The cookie itself is nicely cracked with a lovely sugar coating but the spices really add the oomph! They're not overwhelming but just enough to make your taste-buds perk up and go "what is that flavor?" The cream cheese also adds an interesting depth of flavor but not something you can actually pin down and say "Oh, there's cream cheese in this."

The spices linger ever so nicely on the tongue and really fool you. Biting into this cookie you get a nice crunch followed by a middle that is slightly soft and chewy. Initially, it seems a common sugar cookie although with wonderful texture. However, as you chew you discover this lovely blend of slightly warm spices. It's like getting an extra treat and I love sweets that surprise with a pleasant but unexpected flavor.

You really will have to try these. While I still love my Shrewsbury Cakes and think they are fabulous for most any occasion, I have to give props to the folks at Cook's Illustrated for this makeover of the humble sugar cookie.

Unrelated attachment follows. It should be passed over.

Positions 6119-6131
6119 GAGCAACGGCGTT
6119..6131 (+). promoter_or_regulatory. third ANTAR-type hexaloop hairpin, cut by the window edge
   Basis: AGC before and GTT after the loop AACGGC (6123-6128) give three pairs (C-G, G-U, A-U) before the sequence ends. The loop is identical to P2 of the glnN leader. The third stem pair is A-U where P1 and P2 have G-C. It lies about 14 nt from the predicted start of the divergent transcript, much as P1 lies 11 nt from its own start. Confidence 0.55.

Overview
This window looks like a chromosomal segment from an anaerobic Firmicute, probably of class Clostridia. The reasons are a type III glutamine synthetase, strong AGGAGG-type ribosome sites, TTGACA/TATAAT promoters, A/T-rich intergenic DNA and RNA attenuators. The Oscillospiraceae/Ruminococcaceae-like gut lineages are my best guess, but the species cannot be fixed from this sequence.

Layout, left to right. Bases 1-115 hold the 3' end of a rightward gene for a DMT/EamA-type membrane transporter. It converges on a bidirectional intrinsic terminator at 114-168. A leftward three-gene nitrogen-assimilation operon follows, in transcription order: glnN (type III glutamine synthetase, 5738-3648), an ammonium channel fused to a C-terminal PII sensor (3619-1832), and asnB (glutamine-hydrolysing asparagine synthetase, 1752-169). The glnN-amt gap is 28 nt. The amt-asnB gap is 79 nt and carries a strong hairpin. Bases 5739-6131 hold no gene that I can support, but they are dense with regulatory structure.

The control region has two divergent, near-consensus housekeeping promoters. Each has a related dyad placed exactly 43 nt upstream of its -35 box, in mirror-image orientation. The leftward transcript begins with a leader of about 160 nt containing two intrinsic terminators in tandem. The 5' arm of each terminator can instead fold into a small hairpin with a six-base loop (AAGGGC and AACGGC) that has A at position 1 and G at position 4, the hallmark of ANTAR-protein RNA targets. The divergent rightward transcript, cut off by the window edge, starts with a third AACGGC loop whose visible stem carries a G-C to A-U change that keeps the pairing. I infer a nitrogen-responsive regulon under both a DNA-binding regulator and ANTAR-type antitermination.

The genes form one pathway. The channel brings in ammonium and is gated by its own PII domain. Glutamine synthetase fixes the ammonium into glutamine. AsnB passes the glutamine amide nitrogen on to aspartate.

Wednesday, October 27, 2010

Rosemary Focaccia Bread

Focaccia - it seems to be all the rage among "Artisinal" breads at the supermarket lately. You can find loaves in nearly every supermarket bakery. But what is it?

Simply put, Focaccia is an Italian country style bread. Originally, it was any bread that was used to test the temperature of a brick oven (the name comes from the Italian for "fireplace"). Today it's a particular type of bread that comes from Genoa and features a dimpled surface, olive oil and herbs. It's a great bread to use for bruschetta or simply to warm and dip in a good olive oil with a meal.

This version was presented in Cook's Illustrated and features a "no-knead" approach to the bread. I decided to give it a try and was pleasantly surprised at the result because at a few points in the process my confidence lagged that this would actually produce an edible loaf. Lo and behold, it did!